(This blog post was originally written for the London Jewellery School blog and has been adapted to post on my blog)
What is the Pass it Along project?
The Pass It Along project is a group jewellery making challenge – it is open to any jeweller who was interested in challenging themselves. It was designed to enable unexpected and unplanned collaboration between makers – to generate new ideas and inspiration, as well as connections with other jewellers. The idea is based on the idea of a chain letter, game of pass the parcel, or a game of consequences – everyone taking part is allocated one of three themes, and starts to make a piece of jewellery, they didn’t complete the piece however, they passed it along to someone else in the group who continued to work on the jewel. It was then passed along to a third person who put the piece together and completed it / made it wearable, then on to a fourth who got to keep the piece, and who shared images of the piece. It meant that everyone who signed up got to take part at each stage of the project, and everyone got to keep a jewel too.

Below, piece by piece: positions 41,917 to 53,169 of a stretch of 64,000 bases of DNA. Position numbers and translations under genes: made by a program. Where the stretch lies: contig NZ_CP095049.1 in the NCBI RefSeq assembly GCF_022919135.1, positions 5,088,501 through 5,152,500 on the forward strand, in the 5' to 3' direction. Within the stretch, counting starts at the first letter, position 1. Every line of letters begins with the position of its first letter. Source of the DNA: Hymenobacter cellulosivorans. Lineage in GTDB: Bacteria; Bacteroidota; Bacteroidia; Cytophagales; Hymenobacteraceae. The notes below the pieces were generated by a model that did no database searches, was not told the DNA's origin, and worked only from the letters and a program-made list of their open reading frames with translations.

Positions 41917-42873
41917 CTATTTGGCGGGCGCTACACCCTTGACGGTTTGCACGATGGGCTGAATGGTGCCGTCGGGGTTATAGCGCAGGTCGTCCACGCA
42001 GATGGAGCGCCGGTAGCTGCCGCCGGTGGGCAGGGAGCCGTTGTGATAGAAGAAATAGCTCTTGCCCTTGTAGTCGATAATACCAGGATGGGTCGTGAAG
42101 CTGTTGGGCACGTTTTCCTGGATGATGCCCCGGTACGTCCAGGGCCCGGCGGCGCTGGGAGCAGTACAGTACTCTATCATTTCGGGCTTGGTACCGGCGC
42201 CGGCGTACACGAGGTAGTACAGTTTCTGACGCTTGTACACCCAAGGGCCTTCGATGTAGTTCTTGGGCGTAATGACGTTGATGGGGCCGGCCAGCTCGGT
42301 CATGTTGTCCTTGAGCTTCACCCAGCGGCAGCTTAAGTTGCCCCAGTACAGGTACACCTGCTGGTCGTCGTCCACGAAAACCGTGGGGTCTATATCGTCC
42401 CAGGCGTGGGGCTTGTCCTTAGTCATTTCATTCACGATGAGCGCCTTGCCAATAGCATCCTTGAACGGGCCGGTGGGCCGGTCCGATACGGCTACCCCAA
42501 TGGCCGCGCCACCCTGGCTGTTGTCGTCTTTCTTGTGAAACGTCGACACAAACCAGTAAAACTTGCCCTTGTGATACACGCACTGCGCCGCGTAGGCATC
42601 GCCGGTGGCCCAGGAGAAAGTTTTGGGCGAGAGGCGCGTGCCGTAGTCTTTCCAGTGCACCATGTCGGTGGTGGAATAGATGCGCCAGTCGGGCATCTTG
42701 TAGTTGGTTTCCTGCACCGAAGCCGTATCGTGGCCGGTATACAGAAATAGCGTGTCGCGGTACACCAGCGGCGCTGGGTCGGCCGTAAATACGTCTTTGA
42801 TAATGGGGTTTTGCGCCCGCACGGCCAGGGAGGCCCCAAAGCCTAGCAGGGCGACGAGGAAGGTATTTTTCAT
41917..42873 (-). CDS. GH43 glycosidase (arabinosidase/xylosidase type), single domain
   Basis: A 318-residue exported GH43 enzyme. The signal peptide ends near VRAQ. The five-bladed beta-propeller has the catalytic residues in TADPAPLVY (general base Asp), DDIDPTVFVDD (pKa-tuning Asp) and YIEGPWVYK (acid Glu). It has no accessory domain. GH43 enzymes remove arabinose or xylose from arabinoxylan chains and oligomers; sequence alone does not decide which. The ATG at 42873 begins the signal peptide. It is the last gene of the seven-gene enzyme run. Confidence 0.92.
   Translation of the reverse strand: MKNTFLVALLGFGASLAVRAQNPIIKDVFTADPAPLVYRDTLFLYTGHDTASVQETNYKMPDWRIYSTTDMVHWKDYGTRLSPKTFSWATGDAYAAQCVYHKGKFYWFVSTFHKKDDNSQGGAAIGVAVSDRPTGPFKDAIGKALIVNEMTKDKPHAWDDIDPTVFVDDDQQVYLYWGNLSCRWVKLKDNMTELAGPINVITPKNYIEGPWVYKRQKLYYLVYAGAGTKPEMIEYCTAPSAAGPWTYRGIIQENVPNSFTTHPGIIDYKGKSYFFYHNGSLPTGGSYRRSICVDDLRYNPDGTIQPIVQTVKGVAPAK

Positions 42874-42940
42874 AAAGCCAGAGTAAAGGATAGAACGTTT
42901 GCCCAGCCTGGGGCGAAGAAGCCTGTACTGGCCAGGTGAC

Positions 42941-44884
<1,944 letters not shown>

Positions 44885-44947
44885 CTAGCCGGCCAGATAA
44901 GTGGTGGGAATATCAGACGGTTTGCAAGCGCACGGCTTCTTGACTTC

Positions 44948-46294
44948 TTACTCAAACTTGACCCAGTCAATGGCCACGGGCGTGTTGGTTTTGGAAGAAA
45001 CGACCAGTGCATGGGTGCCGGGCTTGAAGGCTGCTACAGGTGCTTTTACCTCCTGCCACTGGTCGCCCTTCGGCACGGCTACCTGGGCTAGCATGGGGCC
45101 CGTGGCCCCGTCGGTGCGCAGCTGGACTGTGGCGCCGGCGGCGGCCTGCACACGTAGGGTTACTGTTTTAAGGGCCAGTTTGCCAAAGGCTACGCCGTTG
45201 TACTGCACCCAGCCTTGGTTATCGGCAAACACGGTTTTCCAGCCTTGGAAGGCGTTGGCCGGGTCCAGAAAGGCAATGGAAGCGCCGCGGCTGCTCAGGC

Some examples of the pieces collaborated on by LJS tutors
Piece no 32, was created by Tilly Wilkinson, using copper sheet and enamel, changed by Anna Campbell, who used wire, collated by Penny Akester, who used tercel yarn to add kumihimo braiding and created a necklace.
Piece no 13 was a collaboration between Angela Dickson, Ana Pina and Annie Mason
Piece no 35 was created by Rosa Elena Rivera using bronze metal clay, silver clay, Pebeo paints and bronze tubing to ‘create’ the pendant. Dicle Erver then ‘changed’ the piece by using wire binding techniques with craft wire in varying shades of purple to compliment the subtle tones originally created by Rosa with the Pebeo paints. Natasha Williams ‘collated’ the final piece by adding brass chain, which provides a backdrop for the whole piece and enables Dicle’s wire addition to wind it’s way around the chain and pulling the whole piece together.
Piece no 38 was started by Jeannette Froese LeBlanc in etched aluminium, changed by
Hayley Kruger using ink, pencil crayons, paper, perspex, saw piercing and finishing techniques. It was collated by Lisa Welbourn using sterling silver, silver clay, lava beads, rubber neck cord.
Piece no 56 was made by Julia Dainty, Helen C. Walls & Aimée Cope in Silver & Peridot.
Where can I see all the finished pieces?
You can view the online exhibition of pieces here
How can I get involved in the next Pass it Along round?